Bryce, how did you approach that first remix for the trailer?
Bryce: Funny enough, one of the first things that Steve wanted to ask me was where I got this isolated vocal; because, as far as we know, it’s not available. I used a piece of software that uses artificial intelligence to pull the vocal away from the instrumental. And hearing those vocals isolated for the first time, just hearing the lead line, I felt something that I hadn’t felt in the song before. And I think that’s kind of what led to how the remix begins, which is just creating a bed of drone for that vocal to sit on top of, and not getting in the way—just letting this emotion come through.
“I’m not trying to just take the original song and slap a few new elements on it to make it louder or more cinematic. I really like to look into the song, and find the musical and vocal ideas that can be given new meaning.”— Bryce Miller
I think what’s the most fun about working on remixes like this is, I’m not trying to just take the original song and slap a few new elements on it to make it louder or more cinematic. I really like to look into the song, and find the musical and vocal ideas that can be given new meaning. And I think that when you pull Steve’s vocals away from the rock track, you find all this emotion and sadness in it. And then be able to take the lead synth line and the lead guitar solo away from their rock world and blow ’em out into big orchestral arrangements…it’s just so satisfying to take the music that the guys in Journey had written and hear it in a totally new context.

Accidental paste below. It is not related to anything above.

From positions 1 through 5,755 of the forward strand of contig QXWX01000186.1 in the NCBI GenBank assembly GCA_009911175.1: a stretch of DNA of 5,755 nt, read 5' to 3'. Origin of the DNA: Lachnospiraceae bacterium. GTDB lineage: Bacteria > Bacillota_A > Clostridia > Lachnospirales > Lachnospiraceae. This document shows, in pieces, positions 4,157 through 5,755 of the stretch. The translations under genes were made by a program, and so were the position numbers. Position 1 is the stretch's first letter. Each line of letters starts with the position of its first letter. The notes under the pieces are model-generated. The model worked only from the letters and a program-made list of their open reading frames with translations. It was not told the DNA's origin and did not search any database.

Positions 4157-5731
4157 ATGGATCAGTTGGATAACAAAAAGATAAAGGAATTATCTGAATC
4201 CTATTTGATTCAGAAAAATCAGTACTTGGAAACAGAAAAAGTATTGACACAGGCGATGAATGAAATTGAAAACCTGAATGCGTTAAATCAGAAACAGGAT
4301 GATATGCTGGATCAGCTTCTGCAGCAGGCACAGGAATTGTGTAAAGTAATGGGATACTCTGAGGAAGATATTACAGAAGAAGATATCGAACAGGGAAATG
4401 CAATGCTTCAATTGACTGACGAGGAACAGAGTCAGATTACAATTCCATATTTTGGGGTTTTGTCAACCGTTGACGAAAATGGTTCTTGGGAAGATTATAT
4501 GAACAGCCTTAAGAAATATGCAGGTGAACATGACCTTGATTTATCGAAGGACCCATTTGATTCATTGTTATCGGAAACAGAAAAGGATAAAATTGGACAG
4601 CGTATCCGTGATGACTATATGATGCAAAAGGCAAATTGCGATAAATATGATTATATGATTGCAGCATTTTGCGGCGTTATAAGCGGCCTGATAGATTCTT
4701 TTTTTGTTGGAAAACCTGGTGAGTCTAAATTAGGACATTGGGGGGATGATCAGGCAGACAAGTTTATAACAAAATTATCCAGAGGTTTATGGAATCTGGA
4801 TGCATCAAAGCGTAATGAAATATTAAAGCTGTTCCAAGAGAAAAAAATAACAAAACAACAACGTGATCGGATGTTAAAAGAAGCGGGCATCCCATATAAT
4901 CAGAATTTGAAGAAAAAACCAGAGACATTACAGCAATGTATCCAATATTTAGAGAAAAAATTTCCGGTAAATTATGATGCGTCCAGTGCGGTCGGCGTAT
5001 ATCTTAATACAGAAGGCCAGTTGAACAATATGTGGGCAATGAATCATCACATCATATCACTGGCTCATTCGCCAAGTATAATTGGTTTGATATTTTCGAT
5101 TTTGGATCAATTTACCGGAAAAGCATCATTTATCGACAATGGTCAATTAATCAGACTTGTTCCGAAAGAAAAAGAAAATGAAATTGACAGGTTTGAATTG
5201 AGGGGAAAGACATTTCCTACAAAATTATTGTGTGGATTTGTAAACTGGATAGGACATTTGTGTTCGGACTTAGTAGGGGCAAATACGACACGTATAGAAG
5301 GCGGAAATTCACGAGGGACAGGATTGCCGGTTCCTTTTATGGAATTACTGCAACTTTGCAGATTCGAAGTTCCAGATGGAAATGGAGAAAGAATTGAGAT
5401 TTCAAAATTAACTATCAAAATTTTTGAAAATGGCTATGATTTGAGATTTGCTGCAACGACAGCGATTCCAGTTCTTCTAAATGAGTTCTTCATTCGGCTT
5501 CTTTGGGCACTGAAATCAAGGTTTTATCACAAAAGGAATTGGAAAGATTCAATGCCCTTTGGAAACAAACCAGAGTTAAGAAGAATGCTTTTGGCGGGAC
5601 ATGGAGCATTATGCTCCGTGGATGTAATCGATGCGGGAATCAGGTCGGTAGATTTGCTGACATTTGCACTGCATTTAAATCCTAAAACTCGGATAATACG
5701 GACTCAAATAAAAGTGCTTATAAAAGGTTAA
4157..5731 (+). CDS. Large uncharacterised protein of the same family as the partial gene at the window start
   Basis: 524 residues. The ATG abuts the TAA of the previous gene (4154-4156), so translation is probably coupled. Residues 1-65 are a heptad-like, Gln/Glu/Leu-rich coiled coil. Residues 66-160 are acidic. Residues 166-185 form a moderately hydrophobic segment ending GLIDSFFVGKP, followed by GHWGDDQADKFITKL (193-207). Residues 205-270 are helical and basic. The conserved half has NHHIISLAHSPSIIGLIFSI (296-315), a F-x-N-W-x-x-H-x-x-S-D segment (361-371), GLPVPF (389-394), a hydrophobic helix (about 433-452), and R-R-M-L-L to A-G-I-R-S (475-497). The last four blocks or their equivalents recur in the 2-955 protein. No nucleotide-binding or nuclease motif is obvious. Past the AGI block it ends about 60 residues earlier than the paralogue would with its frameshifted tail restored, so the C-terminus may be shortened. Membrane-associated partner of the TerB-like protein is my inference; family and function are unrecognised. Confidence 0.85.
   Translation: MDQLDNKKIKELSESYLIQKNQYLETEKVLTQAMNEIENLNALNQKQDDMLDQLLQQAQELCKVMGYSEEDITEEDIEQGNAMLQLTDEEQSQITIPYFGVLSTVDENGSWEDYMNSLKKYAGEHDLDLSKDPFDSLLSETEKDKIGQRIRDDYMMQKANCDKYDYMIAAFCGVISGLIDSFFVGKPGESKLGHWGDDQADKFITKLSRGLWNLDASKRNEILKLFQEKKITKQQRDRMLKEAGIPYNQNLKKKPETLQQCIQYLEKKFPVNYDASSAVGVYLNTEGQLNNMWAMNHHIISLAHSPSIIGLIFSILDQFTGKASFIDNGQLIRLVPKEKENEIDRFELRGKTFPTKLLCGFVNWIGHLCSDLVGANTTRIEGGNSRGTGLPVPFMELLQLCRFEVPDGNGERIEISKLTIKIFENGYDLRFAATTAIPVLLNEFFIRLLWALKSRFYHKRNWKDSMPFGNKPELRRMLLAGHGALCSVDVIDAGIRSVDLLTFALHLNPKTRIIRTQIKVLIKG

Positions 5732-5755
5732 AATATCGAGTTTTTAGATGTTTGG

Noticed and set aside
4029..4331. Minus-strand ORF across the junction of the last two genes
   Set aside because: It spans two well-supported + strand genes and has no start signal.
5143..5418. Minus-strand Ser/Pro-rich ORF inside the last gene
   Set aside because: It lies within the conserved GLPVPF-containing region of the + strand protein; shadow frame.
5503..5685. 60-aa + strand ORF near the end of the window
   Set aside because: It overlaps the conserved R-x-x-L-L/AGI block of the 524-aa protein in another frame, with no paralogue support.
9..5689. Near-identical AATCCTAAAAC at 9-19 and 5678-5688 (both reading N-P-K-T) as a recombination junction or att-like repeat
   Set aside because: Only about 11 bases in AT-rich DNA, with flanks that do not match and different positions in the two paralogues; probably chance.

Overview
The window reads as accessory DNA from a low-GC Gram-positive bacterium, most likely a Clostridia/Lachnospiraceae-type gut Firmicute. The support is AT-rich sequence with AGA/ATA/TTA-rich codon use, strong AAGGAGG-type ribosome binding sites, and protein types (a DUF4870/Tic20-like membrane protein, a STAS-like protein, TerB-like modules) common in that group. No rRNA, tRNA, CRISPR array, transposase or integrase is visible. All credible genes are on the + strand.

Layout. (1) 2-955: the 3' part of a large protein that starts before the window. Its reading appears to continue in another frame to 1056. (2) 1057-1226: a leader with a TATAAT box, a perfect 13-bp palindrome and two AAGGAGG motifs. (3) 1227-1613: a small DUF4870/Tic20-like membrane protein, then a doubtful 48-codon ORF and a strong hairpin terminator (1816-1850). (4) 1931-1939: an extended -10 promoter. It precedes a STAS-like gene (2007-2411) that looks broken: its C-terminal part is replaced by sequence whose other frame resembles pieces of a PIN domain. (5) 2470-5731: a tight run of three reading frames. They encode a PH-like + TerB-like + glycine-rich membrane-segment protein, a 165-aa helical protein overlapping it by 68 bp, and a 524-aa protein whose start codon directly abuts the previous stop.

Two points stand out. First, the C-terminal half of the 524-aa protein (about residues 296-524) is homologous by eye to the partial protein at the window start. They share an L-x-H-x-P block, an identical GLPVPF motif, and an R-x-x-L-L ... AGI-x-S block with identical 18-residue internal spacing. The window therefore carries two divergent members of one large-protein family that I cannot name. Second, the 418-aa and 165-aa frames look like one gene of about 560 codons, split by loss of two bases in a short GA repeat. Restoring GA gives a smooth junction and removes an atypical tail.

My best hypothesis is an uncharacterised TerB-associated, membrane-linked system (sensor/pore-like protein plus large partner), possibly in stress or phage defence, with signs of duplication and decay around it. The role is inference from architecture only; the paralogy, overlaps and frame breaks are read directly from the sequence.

Steve: I just wanna say that there’s musical contributions that people can make, but then there’s emotional contributions—and what Bryce and Troy have done is, they picked up on the deeper, emotional, buried-in-there potential contribution that they could pull out of it. They really reached for more emotion than I even knew was in there. When Bryce started arranging it, he took certain melody things that were always there, like guitar lines or things that we had worked on back in the day, and just expanded on ’em in a different way. And so it became a new version of itself, emotionally. I mean, I knew it was good, but I didn’t think it was that emotional. [Laughs.]
Steve, were you already a fan of Stranger Things?
Steve: Yes. I love the show. The first time I saw and heard the trailer [with “Separate Ways”], I kind of lost my mind because it was so powerful. The Duffers are great filmmakers, and what Troy and Bryce were reaching for really fit the filmmakers’ emotional requirements. It’s not easy for people to do trailers and add a connective tissue to the story and the emotion of the show. Most people do trailers and they’re just hack trailers—they get that one voice, like [growls] “He’s back! And he’s angry!” [Laughs.]